Heritage Scrapbooking: Tips and Suggestions

by Lain Ehmann on August 31, 2010

I have resisted “heritage” scrapbooking for years. Honestly, it just didn’t appeal to me. The idea of digging through old photos to figure out who these people were and what bearing they had on my life was not too appealing — I was way more interested in focusing on the here-and-now. I wanted to create pages of my cute kids, not of dreary black-and-white ancestors who I felt no ties to.

But my idea of heritage scrapbooking has changed in recent months. Maybe because my parents are getting older (or maybe because my kids aren’t as cute anymore, Haha!), I’m starting to feel the pull to document more of my “ancient” history. I’m still not digging into Gramma’s trunk in the attic; instead, I’m working on photos from my own childhood, so there is still an emotional attachment for me.

If you feel like you “should” create heritage scrapbooking pages but face some of the same hesitations I did, here are my suggestions:

  • Start with recent rather than “ancient” history. It will be easier for you to get the stories to document on the page if you were involved in them.
  • Use the products you love. Another reason I’d avoided heritage scrapbooking was that the “traditional” heritage scrapbooking supplies were not my favorites — they were dull and boring. While I don’t use all the bright colors that I might use on “modern” layouts, I still use bits and pieces of the supplies and embellishments I adore.
  • Make copies of the photos! Scan in precious images and use copies — you’ll feel more comfortable experimenting on the pages and cropping images.
  • Incorporate ephemera. Little pieces of history add so much to the page, whether they’re snippets of handwriting, receipts, pieces of fabric, etc.
  • Give yourself permission to scrap as much or as little as you want — even one heritage scrapbook a month! — will be a great contribution towards documenting your past.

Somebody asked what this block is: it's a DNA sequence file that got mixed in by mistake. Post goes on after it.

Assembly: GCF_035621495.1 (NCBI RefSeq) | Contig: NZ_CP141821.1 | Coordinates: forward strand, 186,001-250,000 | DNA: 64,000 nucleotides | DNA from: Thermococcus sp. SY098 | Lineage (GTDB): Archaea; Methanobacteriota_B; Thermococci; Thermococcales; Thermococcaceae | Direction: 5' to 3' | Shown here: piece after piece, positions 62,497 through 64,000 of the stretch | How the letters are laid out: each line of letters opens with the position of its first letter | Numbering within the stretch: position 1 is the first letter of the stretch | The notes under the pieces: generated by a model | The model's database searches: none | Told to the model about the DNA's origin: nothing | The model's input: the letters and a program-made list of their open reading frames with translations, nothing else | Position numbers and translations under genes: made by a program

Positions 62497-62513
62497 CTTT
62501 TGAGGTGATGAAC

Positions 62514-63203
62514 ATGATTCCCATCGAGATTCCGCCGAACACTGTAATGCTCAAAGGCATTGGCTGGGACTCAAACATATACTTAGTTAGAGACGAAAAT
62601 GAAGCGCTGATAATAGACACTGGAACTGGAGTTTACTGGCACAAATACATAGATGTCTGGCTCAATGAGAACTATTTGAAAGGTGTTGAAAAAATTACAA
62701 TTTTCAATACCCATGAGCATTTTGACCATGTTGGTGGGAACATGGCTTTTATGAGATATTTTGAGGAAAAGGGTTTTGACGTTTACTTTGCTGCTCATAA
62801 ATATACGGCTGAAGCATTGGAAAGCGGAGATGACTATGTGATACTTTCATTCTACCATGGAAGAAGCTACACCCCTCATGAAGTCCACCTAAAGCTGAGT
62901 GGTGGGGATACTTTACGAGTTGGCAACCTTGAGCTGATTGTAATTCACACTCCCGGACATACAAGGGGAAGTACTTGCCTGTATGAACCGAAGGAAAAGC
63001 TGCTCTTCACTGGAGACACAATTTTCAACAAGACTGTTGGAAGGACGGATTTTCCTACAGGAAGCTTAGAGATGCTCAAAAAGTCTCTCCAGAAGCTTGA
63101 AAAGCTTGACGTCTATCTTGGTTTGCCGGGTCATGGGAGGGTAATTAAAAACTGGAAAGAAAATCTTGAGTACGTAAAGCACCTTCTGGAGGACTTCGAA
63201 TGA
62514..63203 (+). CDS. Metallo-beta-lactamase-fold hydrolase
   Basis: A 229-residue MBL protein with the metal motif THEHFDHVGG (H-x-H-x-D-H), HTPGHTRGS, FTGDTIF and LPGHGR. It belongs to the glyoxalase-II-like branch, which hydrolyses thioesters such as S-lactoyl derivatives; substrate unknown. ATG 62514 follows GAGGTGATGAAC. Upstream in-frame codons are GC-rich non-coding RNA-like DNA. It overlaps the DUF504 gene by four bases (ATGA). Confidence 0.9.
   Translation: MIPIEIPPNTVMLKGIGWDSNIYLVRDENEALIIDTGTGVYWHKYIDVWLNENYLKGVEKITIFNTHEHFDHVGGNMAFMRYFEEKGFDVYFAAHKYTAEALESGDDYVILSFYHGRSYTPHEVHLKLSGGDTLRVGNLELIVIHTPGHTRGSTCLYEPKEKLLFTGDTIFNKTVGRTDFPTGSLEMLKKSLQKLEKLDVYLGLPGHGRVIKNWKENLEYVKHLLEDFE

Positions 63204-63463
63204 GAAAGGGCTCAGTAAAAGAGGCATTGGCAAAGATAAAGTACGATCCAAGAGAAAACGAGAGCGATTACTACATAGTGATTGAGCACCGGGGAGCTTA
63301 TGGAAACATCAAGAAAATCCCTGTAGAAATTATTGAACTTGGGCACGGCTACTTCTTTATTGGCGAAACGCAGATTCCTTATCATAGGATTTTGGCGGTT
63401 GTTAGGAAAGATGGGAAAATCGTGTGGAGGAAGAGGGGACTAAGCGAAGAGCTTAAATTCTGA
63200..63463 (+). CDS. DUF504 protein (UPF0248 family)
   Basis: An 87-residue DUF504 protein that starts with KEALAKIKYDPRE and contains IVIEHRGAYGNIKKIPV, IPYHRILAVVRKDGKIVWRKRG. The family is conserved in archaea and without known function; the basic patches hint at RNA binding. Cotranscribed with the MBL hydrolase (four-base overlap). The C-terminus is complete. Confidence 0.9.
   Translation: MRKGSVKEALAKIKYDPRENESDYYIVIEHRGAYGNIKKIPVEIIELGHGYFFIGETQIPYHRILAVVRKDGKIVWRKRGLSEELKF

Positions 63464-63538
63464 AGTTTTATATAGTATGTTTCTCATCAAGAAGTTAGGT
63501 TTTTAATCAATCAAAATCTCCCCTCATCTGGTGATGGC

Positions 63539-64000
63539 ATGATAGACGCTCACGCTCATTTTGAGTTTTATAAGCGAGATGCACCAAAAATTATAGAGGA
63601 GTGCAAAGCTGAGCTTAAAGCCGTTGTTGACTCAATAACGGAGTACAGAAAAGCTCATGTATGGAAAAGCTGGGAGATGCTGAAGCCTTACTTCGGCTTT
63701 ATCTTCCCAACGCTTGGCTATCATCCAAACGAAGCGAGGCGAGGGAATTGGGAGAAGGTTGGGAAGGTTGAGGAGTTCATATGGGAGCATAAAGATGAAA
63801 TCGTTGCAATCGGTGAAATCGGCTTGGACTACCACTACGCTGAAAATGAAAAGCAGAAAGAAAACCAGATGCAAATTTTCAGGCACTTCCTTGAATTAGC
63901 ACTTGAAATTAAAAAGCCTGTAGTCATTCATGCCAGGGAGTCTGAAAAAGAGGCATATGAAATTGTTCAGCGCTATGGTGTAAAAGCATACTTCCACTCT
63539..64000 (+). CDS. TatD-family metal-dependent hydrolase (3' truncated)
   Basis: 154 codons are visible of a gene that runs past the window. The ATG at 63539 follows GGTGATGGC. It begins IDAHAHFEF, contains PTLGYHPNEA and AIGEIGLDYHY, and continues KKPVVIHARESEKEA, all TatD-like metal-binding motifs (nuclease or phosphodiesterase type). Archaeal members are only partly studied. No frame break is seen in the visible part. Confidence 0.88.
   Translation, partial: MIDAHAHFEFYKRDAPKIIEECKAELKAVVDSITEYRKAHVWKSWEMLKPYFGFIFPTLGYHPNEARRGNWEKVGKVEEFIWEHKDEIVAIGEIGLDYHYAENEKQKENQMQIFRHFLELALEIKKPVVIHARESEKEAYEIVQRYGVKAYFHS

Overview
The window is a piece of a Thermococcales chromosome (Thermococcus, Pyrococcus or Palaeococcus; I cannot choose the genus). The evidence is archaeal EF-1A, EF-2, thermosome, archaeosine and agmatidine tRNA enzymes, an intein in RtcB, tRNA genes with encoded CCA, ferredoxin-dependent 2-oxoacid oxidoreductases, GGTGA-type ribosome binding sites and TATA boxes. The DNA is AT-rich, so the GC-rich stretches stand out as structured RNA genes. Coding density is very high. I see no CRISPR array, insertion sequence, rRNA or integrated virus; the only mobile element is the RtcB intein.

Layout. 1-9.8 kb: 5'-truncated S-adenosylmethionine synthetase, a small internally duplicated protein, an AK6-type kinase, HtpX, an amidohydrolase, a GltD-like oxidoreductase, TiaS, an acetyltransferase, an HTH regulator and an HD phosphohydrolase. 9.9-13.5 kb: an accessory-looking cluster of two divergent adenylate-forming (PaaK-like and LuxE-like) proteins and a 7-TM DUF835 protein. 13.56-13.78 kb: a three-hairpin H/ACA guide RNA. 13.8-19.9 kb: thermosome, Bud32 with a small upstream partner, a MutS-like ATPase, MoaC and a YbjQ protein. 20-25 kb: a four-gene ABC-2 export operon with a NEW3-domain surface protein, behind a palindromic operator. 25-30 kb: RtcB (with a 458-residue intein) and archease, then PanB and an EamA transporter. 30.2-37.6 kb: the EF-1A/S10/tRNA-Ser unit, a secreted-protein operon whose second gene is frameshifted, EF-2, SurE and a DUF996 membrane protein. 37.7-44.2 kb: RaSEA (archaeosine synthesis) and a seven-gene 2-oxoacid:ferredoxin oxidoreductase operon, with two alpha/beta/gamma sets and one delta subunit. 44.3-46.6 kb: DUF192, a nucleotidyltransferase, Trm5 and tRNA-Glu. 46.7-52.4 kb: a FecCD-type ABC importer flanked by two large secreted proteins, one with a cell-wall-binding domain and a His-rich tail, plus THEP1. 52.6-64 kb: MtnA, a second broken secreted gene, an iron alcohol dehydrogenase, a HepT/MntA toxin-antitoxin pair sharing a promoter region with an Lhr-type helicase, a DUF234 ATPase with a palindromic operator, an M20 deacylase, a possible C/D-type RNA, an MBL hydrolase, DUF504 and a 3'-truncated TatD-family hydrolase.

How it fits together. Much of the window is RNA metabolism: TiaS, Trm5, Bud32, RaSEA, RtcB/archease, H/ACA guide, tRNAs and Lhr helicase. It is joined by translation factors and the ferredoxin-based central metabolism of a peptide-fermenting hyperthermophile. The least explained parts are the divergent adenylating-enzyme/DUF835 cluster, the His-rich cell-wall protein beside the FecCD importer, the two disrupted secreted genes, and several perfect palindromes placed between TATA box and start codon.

• Have fun! Involve your family members, interview older relatives, have your KIDS interview their grandparents… enjoy the process!

P.S. One of my favorite books on heritage scrapbooking is Family History Scrapbooking by Becky Higgins. She provides a very straightforward approach to working through your family scrapbook projects.

  • http://www.DalkullanJewelry.blogspot.com Heather

    Wonderful tips! I’ve got so many boxes of memorabilia to scrapbook, and it’s daunting to have so much to do. Your idea of starting with the most recent events is an excellent one!

  • admin

    You are so right – that’s one of the most challenging things– overwhelm! Just start wherever you’re pulled to start. You’ll enjoy the process so much more! :)
    Thanks for commenting!

  • http://www.heathersdragonsden.blogspot.com Heather D

    I have just started on some older photos, too,and what I love using with pics from my childhood are the sassafrass papers. Especially the rainbow ones–they really remind me of being a kid then.
    And I’ve started telling some of my family stories, especially of family members that I knew, that my kids don’t remember. It’s all about passing on the love :)

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